Saying Goodbye to Cerati
Gustavo Cerati was in a coma for four years, but when he died on Sept. 4 it was still a shock. I met Gustavo and the other members of Soda Stereo in Buenos Aires in the late eighties, when I was a very young reporter and they were stars of an exploding new scene. Through a turn of fate, I was the A&R assistant at CBS International's fledgling Latin department when they came to New York to record the Doble Vida album; they stayed in an NYU dorm and I went with them to Crazy Eddie's to buy a boombox; I took them to some party in the East Village of those days, and ended up hiding under a table with Gustavo when someone took out a gun. The Doble Vida sessions were my first experience in a recording studio, I still remember the spell "Ciudad de la Furia" put me under when I heard it for the first time - it's still my favorite Soda song. I admit I never realized just how big Cerati's talent really was until I went to one of the first dates of the band's 2007 reunion tour -70,000 people in River stadium. I am so glad I made the trip and thankful for the invitation.
I searched to find words for the story I wrote for Billboard the day Cerati died. It was easier to let his music speak for itself in this playlist for Rhapsody.
The upcoming match between Argentina and Germany has brought back a lot of memories for me. I lived in Buenos Aires in 1986, when Argentina won the World Cup against then West Germany. I saw it at a friend's house - probably the first time I ever saw a football match. Walking home the streets were ecstatically insane, people were overturning cars. I walked home waving a little Argentine flag I had bought before the match, just to make sure everyone would know what side I was on. The night before Argentina made this World Cup final, I found this photo of myself with Maradona, who showed me how the game when as an AP reporter I covered his short-lived return in Sevilla, and got to watch practice from the players bench.Read More
How Easing The Embargo Has Helped Spread & Revitalize Cuban Music In Surprising Ways. For this segment, I talked to David Dye about the backstory of the song "Bailando" and played music by Descemer Bueno with Gente de Zona, and Diana Fuentes.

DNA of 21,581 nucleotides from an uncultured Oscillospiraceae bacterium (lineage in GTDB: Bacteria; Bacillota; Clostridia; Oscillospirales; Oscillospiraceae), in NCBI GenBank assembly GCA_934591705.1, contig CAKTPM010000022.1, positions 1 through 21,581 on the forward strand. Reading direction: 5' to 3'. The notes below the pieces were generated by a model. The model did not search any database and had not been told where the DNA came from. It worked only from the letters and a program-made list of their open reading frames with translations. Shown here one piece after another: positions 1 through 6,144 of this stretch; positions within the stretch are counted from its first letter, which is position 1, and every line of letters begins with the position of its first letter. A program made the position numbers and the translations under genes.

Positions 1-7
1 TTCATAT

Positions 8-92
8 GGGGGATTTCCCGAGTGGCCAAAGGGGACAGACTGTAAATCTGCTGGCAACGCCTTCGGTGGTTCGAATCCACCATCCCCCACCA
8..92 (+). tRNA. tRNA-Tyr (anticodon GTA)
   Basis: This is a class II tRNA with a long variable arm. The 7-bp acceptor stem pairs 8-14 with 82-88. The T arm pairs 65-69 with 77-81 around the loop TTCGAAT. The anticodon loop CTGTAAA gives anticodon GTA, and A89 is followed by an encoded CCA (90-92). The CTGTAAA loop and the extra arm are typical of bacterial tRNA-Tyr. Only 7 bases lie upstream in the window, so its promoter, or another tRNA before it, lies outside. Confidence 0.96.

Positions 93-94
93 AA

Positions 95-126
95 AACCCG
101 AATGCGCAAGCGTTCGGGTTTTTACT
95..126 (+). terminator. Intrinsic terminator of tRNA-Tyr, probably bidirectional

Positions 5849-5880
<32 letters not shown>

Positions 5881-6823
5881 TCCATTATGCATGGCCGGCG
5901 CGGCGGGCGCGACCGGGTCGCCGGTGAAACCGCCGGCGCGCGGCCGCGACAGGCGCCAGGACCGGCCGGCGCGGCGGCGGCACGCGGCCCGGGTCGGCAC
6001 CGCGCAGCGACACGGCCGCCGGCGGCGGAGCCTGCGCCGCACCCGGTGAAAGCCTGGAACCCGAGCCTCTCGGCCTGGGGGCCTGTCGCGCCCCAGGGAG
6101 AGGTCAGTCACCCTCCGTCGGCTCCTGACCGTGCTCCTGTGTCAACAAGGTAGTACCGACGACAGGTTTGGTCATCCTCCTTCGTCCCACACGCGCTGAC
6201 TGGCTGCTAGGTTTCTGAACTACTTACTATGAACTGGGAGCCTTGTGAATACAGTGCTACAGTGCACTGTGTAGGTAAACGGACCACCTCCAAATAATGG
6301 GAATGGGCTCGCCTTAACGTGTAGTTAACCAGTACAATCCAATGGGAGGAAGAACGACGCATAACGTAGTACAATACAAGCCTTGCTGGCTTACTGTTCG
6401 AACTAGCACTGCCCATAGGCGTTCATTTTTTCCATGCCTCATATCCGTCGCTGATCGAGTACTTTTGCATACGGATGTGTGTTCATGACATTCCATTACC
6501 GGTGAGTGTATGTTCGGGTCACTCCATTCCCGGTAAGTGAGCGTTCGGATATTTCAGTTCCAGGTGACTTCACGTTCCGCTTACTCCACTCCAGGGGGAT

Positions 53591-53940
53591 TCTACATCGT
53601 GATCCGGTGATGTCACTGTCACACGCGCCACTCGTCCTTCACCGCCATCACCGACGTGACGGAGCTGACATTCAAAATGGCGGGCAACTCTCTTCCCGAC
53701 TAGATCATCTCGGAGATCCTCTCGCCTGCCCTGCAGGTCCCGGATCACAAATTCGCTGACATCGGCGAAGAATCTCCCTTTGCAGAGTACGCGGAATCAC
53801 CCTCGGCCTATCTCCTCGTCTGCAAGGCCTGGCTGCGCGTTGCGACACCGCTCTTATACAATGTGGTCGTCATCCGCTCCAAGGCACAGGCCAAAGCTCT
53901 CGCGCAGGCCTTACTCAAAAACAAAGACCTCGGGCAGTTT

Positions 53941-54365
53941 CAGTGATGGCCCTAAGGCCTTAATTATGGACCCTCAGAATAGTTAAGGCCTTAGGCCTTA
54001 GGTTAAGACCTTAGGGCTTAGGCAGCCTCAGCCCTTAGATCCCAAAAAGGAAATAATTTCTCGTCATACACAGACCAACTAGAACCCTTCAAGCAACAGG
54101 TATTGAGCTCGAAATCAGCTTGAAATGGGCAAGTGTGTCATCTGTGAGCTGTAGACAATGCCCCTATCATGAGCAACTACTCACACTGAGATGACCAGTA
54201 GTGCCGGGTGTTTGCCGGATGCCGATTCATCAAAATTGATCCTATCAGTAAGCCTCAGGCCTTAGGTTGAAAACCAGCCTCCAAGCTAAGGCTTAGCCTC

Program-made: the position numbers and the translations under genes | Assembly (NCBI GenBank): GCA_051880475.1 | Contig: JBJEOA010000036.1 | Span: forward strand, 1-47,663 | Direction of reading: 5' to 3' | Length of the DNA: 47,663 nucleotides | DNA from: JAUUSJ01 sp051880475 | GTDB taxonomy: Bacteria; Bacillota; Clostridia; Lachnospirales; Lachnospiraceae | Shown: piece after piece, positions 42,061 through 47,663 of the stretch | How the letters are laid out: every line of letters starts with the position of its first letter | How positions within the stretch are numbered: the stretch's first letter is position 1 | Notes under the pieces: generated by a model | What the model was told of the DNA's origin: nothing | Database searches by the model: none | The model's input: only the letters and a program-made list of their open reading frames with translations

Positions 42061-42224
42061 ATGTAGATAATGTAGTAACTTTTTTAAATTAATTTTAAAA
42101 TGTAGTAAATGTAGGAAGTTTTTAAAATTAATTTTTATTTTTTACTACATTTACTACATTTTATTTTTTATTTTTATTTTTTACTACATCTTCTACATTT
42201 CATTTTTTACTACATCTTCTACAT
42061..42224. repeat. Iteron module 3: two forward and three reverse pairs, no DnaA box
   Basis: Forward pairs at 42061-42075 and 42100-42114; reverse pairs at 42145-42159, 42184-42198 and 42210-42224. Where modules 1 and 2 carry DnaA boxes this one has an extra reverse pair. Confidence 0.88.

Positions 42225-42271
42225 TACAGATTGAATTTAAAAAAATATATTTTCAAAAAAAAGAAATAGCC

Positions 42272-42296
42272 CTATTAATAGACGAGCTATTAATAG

Speaking of Brazil, some months back producer Beco Dranoff stopped by our house in Los Angeles to interview me for his TV documentary series on Brazilian music "Beyond Ipanema," airing on Brazilian TV. Here is a short clip.
The salsa crossover pioneer announces his retirement from salsa touring as he releases an album of tango versions of his songs. Read my interview with Rubén in Billboard.
Has it really been 15 years? I'm celebrating the LAMC's quincenara with this playlist of music by artists who gave Latin Alternative its name, on Rhapsody.
One of the saddest stories I have ever had to write. Gracias Formell for your music and for your life lessons, not the least of which was "shut up and dance." I will always be a Vanvanera.
I talked with Caetano Veloso about the Rainforest Alliance sessions, a project with fellow Brazilian musicians to create awareness of the beauty and fragility of these mighty trees. Let's join them in raising our voices to save the Earth! Read the story and watch the video here.
Arturo O'Farrill: Jazz, food and the political history of drums
Arturo O’Farrill, a Grammy-winner, Latin jazz crusader and the son of the legendary Cuban composer and bandleader Chico O’Farrill, will release his new CD The Offense of the Drum May 10. The album is a trip from slave revolt in the Americas to the Occupy Movement, driven by the sacred, smoking rhythms of Cuba, with guest African and Indian percussionists. Here is an interview I did with Arturo for Food Republic when he first premiered the music live at Marcus Samuelsson's Red Rooster restaurant in Harlem.
I interviewed Cubans Gente de Zona on the Billboard Latin Music Awards Red Carpet. The duo performed with Descemer Bueno and Enrique Iglesias on the awards show stage - Cuban artists, from the island, making history.